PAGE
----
Continental free trade area will have to work for regional integration first – index shows integration is low
An index that measures regional integration across the continent was released over the weekend at the ongoing Conference of Ministers in Morocco. Preliminary findings indicate that regional integration remains low and will be detrimental, if not addressed first, to the eventual success of the African Continental Free Trade Area (AfCFTA).
The Index, known as ARII, was set up to monitor and evaluate the status of economic integration among African countries and to provide a basis for member states to track their progress. Its findings reveal that the Southern African Development Community (SADC) is the most integrated region in terms of trade, with South Africa as the most integrated country on the continent. In the five areas that were analysed – trade integration, regional infrastructure, productive integration, free movement of people and macroeconomic integration – South Africa topped the rankings.
South Sudan, on the other side of the scale, is least integrated mainly because of its modest performance in regional infrastructure and financial integration.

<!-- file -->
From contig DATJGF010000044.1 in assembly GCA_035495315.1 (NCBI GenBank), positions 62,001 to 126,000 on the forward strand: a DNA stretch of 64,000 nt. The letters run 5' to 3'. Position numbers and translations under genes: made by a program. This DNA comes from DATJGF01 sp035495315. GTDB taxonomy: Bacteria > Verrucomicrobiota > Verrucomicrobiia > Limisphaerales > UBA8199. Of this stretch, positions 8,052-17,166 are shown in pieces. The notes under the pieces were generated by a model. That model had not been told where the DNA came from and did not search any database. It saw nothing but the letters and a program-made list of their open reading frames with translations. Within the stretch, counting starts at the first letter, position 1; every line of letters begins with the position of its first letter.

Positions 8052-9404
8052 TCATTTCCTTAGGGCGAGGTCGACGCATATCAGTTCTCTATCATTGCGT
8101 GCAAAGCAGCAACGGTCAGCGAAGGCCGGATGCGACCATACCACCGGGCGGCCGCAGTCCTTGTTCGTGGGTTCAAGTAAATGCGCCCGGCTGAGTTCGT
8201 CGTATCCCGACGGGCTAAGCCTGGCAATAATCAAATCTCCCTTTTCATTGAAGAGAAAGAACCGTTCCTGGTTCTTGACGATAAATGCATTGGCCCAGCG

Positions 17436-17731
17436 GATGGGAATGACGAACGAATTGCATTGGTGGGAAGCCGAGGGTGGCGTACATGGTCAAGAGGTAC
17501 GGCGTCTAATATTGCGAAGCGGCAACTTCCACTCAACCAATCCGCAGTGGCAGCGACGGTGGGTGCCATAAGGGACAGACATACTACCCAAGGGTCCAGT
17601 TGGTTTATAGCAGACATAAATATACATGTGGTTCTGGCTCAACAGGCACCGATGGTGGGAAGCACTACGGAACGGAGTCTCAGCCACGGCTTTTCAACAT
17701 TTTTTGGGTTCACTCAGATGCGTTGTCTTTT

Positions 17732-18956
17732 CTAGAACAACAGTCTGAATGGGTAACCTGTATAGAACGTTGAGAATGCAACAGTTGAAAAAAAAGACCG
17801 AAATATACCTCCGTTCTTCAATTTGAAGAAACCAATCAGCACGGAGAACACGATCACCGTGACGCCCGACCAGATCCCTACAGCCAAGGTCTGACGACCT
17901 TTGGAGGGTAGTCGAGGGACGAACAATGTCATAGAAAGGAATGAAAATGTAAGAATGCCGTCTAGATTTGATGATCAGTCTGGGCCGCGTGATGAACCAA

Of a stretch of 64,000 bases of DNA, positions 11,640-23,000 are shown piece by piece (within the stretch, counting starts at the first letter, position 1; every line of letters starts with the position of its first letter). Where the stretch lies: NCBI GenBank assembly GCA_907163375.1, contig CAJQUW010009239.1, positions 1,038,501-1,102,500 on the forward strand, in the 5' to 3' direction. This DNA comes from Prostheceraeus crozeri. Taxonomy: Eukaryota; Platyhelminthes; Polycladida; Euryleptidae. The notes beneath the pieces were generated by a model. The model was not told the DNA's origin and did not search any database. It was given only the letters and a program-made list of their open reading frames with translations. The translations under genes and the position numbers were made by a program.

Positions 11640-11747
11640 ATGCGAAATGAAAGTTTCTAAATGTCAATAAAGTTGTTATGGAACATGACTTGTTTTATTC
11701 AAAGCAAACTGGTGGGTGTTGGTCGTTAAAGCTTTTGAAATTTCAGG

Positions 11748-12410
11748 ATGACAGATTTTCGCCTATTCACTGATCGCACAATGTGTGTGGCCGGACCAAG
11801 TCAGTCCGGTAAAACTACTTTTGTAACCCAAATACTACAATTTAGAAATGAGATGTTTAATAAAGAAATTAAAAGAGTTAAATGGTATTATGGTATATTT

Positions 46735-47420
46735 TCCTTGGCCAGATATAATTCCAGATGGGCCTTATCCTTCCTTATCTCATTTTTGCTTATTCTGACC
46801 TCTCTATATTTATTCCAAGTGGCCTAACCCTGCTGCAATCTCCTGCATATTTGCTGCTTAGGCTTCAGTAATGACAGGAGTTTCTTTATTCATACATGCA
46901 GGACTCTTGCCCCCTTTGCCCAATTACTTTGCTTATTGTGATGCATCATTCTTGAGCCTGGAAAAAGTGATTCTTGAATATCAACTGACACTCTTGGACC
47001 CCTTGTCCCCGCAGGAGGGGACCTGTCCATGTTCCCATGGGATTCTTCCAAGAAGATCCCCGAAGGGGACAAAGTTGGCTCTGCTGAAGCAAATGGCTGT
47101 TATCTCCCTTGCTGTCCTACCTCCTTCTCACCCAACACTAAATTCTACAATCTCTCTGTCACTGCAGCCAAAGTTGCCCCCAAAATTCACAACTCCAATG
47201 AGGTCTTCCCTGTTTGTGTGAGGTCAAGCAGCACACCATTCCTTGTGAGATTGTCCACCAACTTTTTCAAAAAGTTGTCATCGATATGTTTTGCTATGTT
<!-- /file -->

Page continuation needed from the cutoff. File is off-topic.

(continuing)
Meanwhile, integration in services, contributed more than 53% of the continent’s Gross Domestic Product but ratification of the protocol on the free movement of people has been slow, despite the 2016 launch of the Common Electronic Biometric African Passport, and the AU Protocol on Free Movement of Persons. The continent’s large infrastructure deficit remains a major hindrance to intra-regional trade.
“It is up to Africans themselves to ensure that the initiative benefits them through hard work and efficient implementation of the mechanisms of the CFTA,” said David Luke, Co-ordinator of the African Trade Policy Centre, Regional Integration and Trade Division of the Economic Commission for Africa (ECA).
Leila Mokadem, Country Manager and Resident Representative in Morocco for the African Development Bank stated that despite the “tremendous” political support for the AfCTFA, there are still major challenges ahead in terms of implementation and pushing the agenda forward to meet the goal of increasing intra-African trade to 25% by 2023 from between 15% and 18% currently. She cited weak productive capacity in Africa, high production costs, large infrastructure deficits and other challenges that affected Africa’s competitiveness. This is compounded by the number of small markets and 16 landlocked countries. “We can not gloss over the challenges but it is important to underscore the fact that it can not be business as usual if Africa is to progress.”
The final ARII and the accompanying Assessing Regional Integration in Africa IX Report will be released later in the year.
The Economic Commission for Africa is one of five regional UN agencies, mandated to promote the economic and social development of its member states, boost regional integration, and promote international cooperation for Africa’s development. Its headquarters are in Addis Ababa.